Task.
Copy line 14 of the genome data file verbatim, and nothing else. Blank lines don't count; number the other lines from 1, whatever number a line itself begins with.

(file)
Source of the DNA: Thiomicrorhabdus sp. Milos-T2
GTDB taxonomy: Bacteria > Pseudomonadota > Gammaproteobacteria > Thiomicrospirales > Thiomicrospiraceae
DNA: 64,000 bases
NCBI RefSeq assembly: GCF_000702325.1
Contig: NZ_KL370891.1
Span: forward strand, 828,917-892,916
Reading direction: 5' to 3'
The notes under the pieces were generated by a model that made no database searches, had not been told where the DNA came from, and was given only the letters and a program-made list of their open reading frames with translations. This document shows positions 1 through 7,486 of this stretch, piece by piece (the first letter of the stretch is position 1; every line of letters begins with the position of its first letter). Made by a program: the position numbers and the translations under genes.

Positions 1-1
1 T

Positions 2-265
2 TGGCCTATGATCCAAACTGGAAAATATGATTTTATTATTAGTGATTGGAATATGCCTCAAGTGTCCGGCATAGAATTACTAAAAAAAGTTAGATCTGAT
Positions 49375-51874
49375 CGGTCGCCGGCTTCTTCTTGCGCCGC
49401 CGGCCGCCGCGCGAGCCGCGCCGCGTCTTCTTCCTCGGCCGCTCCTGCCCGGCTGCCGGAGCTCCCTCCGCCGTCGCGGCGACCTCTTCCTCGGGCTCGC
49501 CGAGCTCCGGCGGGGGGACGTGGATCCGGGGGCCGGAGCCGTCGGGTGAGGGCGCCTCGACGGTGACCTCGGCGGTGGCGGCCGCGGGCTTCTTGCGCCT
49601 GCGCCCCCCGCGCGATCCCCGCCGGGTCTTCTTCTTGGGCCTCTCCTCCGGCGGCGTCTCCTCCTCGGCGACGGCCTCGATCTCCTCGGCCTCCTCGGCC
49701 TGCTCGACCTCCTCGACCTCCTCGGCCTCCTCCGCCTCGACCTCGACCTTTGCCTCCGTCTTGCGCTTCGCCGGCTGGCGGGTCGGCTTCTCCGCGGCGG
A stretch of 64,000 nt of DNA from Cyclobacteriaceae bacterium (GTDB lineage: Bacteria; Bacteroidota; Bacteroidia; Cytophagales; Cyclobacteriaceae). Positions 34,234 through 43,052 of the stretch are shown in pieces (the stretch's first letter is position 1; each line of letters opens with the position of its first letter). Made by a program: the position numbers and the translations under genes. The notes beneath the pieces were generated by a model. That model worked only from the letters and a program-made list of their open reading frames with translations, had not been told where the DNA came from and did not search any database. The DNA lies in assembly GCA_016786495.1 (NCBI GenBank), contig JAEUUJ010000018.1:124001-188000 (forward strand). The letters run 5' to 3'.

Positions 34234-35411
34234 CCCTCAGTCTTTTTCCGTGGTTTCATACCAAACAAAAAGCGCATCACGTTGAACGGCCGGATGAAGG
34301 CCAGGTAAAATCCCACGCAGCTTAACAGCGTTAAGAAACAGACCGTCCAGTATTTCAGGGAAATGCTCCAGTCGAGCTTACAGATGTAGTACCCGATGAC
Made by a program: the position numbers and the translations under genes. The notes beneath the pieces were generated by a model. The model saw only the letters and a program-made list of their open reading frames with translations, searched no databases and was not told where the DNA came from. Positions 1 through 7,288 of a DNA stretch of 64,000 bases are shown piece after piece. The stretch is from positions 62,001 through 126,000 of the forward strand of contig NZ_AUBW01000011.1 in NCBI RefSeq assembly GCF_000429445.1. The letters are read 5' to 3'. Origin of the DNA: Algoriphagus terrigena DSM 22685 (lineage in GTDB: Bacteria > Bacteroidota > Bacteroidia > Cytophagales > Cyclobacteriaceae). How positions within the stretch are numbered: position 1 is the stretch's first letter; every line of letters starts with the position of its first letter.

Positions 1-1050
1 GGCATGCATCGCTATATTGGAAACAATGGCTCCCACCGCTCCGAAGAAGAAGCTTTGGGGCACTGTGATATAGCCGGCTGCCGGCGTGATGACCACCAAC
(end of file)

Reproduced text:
49375 CGGTCGCCGGCTTCTTCTTGCGCCGC